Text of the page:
Parliament placed controls on colonial trade in obedience to the economic policy of mercantilism. This was the idea that a nation's economic power depended on the value of its exports. A country could use its colonies to create finished goods, rather than raw materials. These could be traded to other countries, thus increasing the strength of the colonizing nation. This policy had been put forth by a Frenchman named Jean-Baptiste Colbert. It seemed tailor-made for Great Britain. Spain had American gold as its economic base, and France had American furs. England had neither of these. But it had American cotton, molasses, and tobacco, as well as its state-of-the-art ships. Prior to the mid-1700's, the colonies had enjoyed a long period of "salutary neglect", where the British largely let the colonies govern themselves. This now ended.
The Lords of Trade
In an attempt to enforce mercantilism policies, King Charles II created the Lords of Trade as a new committee on the Privy Council. The Lords of Trade attempted to affect the government of the colonies in a manner beneficial to the English, rather than to the colonists.
The Lords of Trade attempted to convert all American colonies to royal ones so that the Crown could gain more power. Under King James II, the successor to Charles II, New York, New Jersey, and the Puritan colonies were combined into the Dominion of New England in 1687.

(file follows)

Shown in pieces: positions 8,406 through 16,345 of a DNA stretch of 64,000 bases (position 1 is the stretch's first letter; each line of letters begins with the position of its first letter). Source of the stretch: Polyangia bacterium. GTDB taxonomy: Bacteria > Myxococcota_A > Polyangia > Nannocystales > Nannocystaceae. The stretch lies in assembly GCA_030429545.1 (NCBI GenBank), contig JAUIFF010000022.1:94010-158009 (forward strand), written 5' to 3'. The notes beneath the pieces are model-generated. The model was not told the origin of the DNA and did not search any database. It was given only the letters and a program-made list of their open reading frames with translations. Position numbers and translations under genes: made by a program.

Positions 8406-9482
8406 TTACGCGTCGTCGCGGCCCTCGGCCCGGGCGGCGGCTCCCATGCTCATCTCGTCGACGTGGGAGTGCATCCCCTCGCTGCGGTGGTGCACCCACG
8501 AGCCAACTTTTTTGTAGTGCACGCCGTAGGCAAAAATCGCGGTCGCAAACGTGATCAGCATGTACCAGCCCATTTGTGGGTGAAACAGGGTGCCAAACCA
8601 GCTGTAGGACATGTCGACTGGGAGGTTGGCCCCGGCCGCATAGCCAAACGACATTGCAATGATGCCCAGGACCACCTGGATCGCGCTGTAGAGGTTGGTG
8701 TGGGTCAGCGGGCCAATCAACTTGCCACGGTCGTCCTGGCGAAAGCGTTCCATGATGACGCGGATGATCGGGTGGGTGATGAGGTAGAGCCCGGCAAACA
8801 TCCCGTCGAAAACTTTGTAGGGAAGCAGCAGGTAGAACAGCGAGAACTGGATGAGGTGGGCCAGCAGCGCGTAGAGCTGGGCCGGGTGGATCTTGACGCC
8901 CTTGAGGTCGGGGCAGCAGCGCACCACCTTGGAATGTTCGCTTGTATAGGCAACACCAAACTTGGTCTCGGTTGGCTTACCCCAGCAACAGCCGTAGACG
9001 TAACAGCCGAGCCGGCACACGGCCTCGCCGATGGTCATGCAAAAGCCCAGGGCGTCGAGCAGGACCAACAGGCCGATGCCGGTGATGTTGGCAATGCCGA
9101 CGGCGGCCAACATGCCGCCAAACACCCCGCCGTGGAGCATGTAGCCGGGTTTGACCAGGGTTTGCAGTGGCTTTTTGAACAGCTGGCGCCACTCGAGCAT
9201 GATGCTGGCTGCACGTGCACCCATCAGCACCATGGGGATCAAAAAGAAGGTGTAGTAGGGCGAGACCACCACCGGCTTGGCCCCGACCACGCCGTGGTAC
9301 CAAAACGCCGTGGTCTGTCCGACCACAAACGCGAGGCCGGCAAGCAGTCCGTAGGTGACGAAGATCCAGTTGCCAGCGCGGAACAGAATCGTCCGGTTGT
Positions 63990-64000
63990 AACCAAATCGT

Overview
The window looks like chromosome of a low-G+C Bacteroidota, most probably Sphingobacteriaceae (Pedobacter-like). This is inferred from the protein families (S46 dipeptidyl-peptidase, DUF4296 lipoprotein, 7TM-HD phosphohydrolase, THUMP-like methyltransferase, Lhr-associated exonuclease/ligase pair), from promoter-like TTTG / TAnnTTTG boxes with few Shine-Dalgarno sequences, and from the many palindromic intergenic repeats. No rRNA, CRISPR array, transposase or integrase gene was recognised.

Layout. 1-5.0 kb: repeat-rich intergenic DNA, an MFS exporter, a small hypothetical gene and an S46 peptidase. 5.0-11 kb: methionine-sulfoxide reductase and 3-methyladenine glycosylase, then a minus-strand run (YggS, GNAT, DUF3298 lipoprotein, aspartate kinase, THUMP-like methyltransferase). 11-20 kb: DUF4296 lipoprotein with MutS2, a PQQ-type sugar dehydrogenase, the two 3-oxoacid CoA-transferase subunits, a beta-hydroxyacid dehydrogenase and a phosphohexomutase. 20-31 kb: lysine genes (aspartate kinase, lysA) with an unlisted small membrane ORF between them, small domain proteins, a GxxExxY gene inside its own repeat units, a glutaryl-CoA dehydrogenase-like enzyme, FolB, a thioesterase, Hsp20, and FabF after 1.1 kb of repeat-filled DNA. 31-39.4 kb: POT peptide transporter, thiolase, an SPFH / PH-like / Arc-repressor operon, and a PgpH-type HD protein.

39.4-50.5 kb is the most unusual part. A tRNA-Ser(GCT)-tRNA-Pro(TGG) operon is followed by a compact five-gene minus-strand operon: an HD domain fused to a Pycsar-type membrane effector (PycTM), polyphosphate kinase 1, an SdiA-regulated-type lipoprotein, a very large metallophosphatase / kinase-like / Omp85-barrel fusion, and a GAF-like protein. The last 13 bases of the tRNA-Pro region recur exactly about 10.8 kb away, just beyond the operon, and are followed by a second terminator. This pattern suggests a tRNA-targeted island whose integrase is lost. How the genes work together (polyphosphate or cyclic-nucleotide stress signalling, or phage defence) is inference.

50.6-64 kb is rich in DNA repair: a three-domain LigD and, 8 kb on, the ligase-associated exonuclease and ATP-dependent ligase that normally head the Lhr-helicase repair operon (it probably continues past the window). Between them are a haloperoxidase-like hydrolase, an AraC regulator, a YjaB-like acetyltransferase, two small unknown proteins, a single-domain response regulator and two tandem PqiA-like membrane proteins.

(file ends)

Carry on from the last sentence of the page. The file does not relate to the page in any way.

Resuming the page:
However, the Dominion only lasted a brief time. King James II, a Catholic, was seen as a threat by British Protestants. James was overthrown (he was technically held abdicated by Parliament) in the bloodless Glorious Revolution of 1688. In 1689, James' daughter Mary II and her husband William III took the throne as joint rulers. However, the British Parliament actually held the power. The Dominion of New England was dissolved, the various separate colonies were reestablished, and the Lords of Trade were abandoned (replaced by a Board of Trade, a purely advisory body).
Beginning in 1660, the Parliament of England passed the Navigation Acts to increase its benefit from its colonies. The Acts required that any colonial imports or exports travel only on ships registered in England, meaning that only England could have the shipping power and the fees derived from them. They forbid the colonies to export tobacco and sugar to any nation other than England. (Tobacco was then used as medicine, and sugar was used to make alcohol, also a medicine.) And the colonies could not import anything manufactured outside England unless the goods were first taken to England, where taxes were paid, and then to the colonies.
In the 1730s, The Sugar Act established a tax of six pence per gallon of sugar or molasses imported into the colonies. By 1750, Parliament had begun to ban, restrict, or tax several more products. It tried to curtail all manufacture in the colonies. This provoked much anger among the colonists, despite the fact that their tax burdens were quite low, when compared to most subjects of European monarchies of the same period.
Colonists hated the Navigation Acts because they believed they would be more prosperous and rich if they could trade on their own behalf. They also believed that some vital resources would not be found in Britain.
Indians in the 1700s
Indians of the Great Plains:
Today, the area where the Indians of all the Great Plains lived is located from the Rocky mountains to the Mississippi River. During the 1700s, there were about 30 tribes that lived on the Great Plains. These tribes tended to rely on buffalo as their food source as well as other daily needs, such as clothing. Not only did Indians, specifically women, make their clothing out of buffalo, but also out of deer. Women would soak the deer or buffalo and scrape off the hair of the dead animal.